Quantum Metamorphosis: Unveiling the Puzzling Phenomenon of Magnetar X-Rays

Illustration of Magnetar Magnetic Star

Astrophysicist Dong Lai theorizes that a quantum electrodynamics (QED) effect called “photon metamorphosis” accounts for unexpected observations of X-ray polarization from a magnetar, a neutron star with an intense magnetic field. Lai’s theory suggests X-ray photons passing through the magnetar’s magnetized atmosphere can temporarily transform into pairs of “virtual” electrons and positrons, leading to differing polarizations for low and high-energy X-rays.

A “beautiful effect” predicted by quantum electrodynamics (QED) may provide an explanation for the perplexing initial sightings of polarized X-rays radiating from a magnetar – a type of neutron star characterized by an immensely powerful magnetic field, according to a Cornell astrophysicist.

The extremely dense and hot remnant of a massive star, equipped with a magnetic field that surpasses Earth’s by 100 trillion times, was predicted to produce distinctly polarized X-rays. This means that the radiation’s electromagnetic field does not vibrate haphazardly but has a preferred direction.

But scientists were surprised when NASA’s Imaging X-ray Polarimetry Explorer (IXPE) satellite last year detected that lower- and higher-energy X-rays were polarized differently, with electromagnetic fields oriented at right angles to each other.

The phenomenon can be naturally explained as a result of “photon metamorphosis” – a transformation of X-ray photons that has been theorized but never directly observed, said Dong Lai, Ph.D. ’94, the Benson Jay Simon ’59, MBA ’62, and Mary Ellen Simon, M.A. ’63, Professor of Astrophysics in the College of Arts and Sciences.

“In this observation of radiation from a faraway celestial object, we see a beautiful effect that is a manifestation of intricate, fundamental physics,” Lai said. “QED is one of the most successful physics theories, but it had not been tested in such strong magnetic field conditions.”

Lai is the author of a recent study published in Proceedings of the National Academy of Sciences.

The research builds on calculations Lai and Wynn Ho, Ph.D. ’03, published 20 years ago, incorporating observations NASA reported last November of the magnetar 4U 0142+61, located 13,000 light-years away in the Cassiopeia constellation.

Quantum electrodynamics, which describes microscopic interactions between electrons and photons, predicts that as X-ray photons exit the neutron star’s thin atmosphere of hot, magnetized gas, or plasma, they pass through a phase called vacuum resonance.

There, Lai said, photons, which have no charge, can temporarily convert into pairs of “virtual” electrons and positrons that are influenced by the magnetar’s super-strong magnetic field even in a vacuum, a process called “vacuum birefringence.” Combined with a related process, plasma birefringence, conditions are created for the polarity of high-energy X-rays to swing 90 degrees relative to low-energy X-rays, according to Lai’s analysis.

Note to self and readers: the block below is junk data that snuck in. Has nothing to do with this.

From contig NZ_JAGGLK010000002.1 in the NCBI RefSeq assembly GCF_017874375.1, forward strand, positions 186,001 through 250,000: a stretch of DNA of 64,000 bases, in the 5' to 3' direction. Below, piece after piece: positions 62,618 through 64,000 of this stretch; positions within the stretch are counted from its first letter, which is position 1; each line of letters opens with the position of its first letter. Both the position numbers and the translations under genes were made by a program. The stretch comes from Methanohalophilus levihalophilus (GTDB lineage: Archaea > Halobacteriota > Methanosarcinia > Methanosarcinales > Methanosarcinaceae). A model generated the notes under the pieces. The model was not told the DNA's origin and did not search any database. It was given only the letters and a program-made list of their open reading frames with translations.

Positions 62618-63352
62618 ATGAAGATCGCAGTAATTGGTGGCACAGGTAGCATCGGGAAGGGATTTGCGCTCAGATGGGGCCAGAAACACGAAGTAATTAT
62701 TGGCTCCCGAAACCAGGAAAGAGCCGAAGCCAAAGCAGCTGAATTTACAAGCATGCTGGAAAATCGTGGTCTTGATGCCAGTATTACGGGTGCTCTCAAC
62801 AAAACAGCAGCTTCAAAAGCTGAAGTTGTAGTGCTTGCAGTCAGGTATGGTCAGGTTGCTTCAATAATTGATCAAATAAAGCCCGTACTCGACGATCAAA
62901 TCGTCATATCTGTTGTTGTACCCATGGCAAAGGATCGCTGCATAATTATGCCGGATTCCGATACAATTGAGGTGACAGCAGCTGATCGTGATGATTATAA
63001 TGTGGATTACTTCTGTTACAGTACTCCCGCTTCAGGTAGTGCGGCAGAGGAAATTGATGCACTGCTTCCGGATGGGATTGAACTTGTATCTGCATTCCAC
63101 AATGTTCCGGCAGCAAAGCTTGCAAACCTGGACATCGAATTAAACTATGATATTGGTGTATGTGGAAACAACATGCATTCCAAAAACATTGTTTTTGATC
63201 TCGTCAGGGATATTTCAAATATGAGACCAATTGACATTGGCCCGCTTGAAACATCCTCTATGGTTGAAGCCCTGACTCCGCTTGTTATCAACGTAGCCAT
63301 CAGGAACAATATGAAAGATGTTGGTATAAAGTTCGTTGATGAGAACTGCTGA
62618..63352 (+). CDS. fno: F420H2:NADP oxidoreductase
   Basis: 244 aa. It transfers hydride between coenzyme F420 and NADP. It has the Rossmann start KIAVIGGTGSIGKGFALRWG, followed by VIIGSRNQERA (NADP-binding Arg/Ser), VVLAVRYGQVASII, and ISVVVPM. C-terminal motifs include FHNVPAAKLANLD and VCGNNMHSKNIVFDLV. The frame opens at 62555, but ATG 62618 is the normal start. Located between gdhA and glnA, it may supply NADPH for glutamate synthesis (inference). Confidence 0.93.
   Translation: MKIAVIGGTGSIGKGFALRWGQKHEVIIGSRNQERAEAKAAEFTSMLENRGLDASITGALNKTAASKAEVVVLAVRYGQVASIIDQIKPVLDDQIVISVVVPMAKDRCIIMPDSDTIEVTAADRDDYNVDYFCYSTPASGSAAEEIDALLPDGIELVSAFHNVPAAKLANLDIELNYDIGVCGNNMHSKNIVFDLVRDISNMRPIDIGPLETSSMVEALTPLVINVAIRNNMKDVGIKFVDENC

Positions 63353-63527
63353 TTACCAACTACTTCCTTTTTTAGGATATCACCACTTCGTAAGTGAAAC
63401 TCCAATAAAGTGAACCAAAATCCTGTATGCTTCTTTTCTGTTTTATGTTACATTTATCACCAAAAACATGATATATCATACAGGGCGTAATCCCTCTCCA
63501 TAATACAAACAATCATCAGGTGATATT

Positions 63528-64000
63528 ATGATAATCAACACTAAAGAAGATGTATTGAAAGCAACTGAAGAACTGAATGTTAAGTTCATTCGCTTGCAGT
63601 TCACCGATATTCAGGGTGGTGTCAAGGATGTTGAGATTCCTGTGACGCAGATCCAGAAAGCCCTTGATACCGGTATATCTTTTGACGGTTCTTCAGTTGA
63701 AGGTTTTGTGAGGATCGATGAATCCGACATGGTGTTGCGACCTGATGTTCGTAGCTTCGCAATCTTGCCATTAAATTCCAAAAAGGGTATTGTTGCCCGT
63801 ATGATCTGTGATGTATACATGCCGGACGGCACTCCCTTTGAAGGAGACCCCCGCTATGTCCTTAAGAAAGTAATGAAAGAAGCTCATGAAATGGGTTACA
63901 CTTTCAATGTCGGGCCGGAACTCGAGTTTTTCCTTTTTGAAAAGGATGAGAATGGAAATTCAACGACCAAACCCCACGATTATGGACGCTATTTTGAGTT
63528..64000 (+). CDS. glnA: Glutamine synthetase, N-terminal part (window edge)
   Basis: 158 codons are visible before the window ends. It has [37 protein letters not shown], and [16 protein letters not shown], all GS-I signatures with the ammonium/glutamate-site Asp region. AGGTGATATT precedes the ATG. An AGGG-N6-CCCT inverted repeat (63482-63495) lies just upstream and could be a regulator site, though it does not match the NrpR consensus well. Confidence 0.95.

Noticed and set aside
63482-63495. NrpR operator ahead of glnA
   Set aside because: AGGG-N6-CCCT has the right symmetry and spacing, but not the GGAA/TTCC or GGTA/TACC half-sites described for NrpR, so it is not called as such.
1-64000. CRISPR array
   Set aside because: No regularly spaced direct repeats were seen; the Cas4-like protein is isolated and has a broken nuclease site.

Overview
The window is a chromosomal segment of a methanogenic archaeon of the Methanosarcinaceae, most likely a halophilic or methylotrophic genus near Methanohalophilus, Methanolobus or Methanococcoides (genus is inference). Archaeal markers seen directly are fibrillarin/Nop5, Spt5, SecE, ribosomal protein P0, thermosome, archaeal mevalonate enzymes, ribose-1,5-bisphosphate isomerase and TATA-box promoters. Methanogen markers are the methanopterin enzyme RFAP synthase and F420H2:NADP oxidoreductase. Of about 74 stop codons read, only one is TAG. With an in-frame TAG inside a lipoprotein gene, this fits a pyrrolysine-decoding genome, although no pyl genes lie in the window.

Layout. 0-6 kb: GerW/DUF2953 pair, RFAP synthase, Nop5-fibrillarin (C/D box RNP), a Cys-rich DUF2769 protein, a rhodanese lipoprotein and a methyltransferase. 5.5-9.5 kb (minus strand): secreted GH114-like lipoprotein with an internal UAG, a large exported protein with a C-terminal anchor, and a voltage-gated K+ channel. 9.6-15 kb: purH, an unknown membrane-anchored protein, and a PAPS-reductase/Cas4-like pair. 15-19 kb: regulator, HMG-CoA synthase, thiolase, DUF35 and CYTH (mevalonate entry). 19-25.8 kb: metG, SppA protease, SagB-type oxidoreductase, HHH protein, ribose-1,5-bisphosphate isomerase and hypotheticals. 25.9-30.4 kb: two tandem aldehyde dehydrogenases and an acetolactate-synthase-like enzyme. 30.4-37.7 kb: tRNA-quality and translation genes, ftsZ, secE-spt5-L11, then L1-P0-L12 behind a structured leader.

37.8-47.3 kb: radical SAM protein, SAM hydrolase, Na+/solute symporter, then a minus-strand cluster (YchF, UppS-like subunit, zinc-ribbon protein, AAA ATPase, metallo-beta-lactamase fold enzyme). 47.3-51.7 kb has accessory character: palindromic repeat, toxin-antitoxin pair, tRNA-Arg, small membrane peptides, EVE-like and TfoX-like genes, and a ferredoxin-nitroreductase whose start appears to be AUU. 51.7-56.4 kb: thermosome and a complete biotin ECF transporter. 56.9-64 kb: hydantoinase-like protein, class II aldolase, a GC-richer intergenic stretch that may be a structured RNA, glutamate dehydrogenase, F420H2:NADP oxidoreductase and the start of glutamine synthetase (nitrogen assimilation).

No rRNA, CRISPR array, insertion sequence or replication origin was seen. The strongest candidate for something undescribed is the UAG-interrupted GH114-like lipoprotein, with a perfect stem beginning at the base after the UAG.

“You can think about the polarization as two flavors of photons,” he said. “A photon suddenly converting from one flavor to another – you don’t usually see this kind of thing. But it’s a natural consequence of the physics if you apply the theory under these extreme conditions.”

The IXPE mission did not see the polarization swing in observations of another magnetar, called 1RXS J170849.0-400910, with an even stronger magnetic field. Lai said that’s consistent with his calculations, which suggest vacuum resonance and photon metamorphosis would occur very deep inside such a neutron star.

Lai said his interpretation of IXPE’s observations of the magnetar 4U 0142+61 helped constrain its magnetic field and rotation, and suggested that its atmosphere was likely composed of partially ionized heavy elements.

Ongoing study of X-rays from some of the universe’s most extreme objects, including neutron stars and black holes, he said, enables scientists to probe the behavior of matter in conditions that can’t be replicated in labs, and adds to our understanding of the universe’s beauty and diversity.

“The observations by IXPE have opened a new window for studying the surface environment of neutron stars,” Lai said. “This will lead to new insights into these enigmatic objects.”

Reference: “IXPE detection of polarized X-rays from magnetars and photon mode conversion at QED vacuum resonance” by Dong Lai, 18 April 2023, Proceedings of the National Academy of Sciences.
DOI: 10.1073/pnas.2216534120

1 Comment on "Quantum Metamorphosis: Unveiling the Puzzling Phenomenon of Magnetar X-Rays"

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